Doing business as someone else
If I register a fictitious business name, can someone else use the same name? I spent almost $200 to get my fictitious business name, and then I found out that someone else uses it too. I don’t think it’s fair to spend that much money for nothing.
A fictitious business name (or “doing business as” or “DBA”) refers to a trade name other than the registrant’s legal name. Your DBA allows you to change how you present your business to the world without registering a trademark.
DBAs do not change a registrant’s legal entity; they’re simply names assumed by existing businesses. In California, when you file a DBA with the county clerk/recorder’s office, you’re required to publish a notice in the local newspaper to let the public know that you’re operating under a different name.
Filing a fictitious business name does not give you exclusive rights to the name. In some states, multiple businesses can file the exact same fictitious business name.
However, in California, when you file a DBA, it establishes a rebuttable presumption that the applicant has the exclusive right to use the name as well as any confusingly similar name in the county where the DBA was filed. Each county has its own registry, and the presumption only applies to the first applicant to file.
Filing a DBA does not create exclusive rights to a name if there’s already a business using the name. The best way to ensure you have exclusive commercial rights to a name is to register a federal trademark.
Business owners often mistakenly believe that filing a DBA gives them protection against claims from others to the name. If you want to protect the name of your business, start by doing a thorough search for other businesses with the same or similar names.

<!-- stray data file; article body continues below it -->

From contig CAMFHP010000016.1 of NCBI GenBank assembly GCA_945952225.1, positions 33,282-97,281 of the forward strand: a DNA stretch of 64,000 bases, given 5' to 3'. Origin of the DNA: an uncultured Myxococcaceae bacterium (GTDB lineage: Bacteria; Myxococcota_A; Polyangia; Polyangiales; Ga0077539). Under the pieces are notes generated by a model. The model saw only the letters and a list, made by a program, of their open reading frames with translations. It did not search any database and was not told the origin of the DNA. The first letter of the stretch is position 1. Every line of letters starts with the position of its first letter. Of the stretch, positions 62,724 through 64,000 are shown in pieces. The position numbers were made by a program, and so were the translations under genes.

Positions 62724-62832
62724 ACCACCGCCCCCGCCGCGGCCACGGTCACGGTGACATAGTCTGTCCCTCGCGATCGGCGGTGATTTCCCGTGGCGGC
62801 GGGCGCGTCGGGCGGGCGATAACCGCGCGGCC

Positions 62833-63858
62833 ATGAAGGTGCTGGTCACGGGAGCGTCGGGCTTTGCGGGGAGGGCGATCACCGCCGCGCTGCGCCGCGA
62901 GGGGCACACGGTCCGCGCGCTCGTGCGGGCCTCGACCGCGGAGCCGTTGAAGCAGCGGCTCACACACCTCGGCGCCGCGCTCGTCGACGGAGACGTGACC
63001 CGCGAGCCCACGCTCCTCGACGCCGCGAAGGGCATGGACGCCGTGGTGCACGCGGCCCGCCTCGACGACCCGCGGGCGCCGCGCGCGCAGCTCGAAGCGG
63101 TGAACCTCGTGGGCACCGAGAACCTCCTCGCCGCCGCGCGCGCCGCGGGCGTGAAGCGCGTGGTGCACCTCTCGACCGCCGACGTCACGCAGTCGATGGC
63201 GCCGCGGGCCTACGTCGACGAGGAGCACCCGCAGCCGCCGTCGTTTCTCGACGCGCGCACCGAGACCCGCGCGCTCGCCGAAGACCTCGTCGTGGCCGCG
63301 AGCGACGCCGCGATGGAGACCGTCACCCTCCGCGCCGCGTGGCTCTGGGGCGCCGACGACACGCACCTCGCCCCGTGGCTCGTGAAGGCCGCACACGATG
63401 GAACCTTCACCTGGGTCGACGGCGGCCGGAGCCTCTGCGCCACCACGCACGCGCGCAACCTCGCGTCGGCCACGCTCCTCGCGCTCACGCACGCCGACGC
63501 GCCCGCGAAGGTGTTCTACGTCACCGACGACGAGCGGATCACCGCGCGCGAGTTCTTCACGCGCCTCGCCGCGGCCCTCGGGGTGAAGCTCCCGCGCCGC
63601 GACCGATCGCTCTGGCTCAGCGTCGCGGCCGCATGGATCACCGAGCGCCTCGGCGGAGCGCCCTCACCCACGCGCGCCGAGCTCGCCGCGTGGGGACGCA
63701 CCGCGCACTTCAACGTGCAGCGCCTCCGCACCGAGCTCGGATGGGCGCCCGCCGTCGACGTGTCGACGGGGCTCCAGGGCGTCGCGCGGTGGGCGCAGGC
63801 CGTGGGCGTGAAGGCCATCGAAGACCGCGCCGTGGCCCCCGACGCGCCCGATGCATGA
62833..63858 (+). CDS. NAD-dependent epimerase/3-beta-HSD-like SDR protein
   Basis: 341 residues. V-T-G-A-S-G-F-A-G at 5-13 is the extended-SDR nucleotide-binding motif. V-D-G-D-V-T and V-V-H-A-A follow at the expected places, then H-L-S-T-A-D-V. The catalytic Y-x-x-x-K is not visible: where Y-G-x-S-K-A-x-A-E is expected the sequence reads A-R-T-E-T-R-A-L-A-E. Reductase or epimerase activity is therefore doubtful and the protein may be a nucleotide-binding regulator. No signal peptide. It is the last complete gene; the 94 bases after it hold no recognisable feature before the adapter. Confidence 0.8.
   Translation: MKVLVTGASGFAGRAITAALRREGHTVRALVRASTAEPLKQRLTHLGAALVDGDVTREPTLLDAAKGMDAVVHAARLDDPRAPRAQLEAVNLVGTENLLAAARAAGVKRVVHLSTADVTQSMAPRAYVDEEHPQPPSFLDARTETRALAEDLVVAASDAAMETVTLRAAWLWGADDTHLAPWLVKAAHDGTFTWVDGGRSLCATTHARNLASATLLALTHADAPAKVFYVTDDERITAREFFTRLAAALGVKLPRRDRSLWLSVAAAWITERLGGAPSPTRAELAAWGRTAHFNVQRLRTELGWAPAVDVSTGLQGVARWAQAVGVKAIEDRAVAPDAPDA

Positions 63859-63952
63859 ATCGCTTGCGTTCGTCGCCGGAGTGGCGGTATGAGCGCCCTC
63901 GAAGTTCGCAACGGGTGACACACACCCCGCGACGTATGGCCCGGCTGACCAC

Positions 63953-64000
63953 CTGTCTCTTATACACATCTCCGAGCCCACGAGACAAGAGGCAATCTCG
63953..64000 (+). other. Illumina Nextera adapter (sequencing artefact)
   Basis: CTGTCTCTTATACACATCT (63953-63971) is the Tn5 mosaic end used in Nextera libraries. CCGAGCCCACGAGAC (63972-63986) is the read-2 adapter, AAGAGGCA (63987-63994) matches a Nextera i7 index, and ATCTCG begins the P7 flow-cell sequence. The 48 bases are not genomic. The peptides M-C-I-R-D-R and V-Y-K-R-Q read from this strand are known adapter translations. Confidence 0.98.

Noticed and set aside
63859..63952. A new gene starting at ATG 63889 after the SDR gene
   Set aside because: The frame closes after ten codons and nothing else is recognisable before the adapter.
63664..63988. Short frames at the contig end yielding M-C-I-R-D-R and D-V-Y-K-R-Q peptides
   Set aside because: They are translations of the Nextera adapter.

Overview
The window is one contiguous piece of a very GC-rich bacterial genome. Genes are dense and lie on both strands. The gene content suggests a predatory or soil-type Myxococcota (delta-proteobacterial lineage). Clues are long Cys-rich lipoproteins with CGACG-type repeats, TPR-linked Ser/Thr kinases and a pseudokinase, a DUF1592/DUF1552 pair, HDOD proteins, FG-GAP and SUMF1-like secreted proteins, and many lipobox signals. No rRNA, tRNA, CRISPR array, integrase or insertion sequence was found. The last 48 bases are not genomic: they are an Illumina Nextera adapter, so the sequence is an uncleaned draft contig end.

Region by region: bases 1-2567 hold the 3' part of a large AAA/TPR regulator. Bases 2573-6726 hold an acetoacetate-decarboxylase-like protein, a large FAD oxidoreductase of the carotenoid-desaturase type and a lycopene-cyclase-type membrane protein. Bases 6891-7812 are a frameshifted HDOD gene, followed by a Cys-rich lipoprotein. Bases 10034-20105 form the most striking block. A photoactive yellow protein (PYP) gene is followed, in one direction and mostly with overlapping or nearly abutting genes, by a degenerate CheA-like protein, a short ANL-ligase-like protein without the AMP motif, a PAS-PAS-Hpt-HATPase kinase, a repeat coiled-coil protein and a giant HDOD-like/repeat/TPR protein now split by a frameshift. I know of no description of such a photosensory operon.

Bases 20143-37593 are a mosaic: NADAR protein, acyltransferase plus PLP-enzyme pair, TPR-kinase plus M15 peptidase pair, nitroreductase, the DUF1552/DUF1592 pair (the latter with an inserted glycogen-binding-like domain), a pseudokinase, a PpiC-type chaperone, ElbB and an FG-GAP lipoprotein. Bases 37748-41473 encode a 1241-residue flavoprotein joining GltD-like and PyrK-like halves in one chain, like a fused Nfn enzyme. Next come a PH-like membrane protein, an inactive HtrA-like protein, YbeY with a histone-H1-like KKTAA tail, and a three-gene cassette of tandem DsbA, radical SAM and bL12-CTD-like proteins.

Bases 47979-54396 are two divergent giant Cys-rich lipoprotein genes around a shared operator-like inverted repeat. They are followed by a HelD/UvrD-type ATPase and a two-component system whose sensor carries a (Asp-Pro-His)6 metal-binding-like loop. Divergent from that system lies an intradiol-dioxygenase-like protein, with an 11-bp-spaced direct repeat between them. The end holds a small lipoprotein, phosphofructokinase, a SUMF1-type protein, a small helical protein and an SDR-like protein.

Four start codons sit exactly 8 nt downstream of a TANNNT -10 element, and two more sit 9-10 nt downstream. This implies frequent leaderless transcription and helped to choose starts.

The first step is to go online and search for your business name and similar names. If you find an existing business with a similar name, find out whether they are still in business and if so, where. A business in Ohio might not mind if you have a business with the same name in California, provided they don’t have a federal trademark and you’re not in direct competition.
The next step in your search should be the county clerk. In Napa, you can do your own search for free at 900 Coombs Street, Room 116, or you can pay $9 to have the search done for you.
Another important step is to search federal trademarks. You can search for free at the U.S. Patent and Trademark Office website: uspto.gov/trademarks.
Mary Luros is a business law attorney with Hudson & Luros LLP in Napa, and can be reached at email@example.com. The information provided here is not legal advice, nor does it form an attorney-client relationship with the author. The author makes no representations as to the reliability or accuracy of the above information.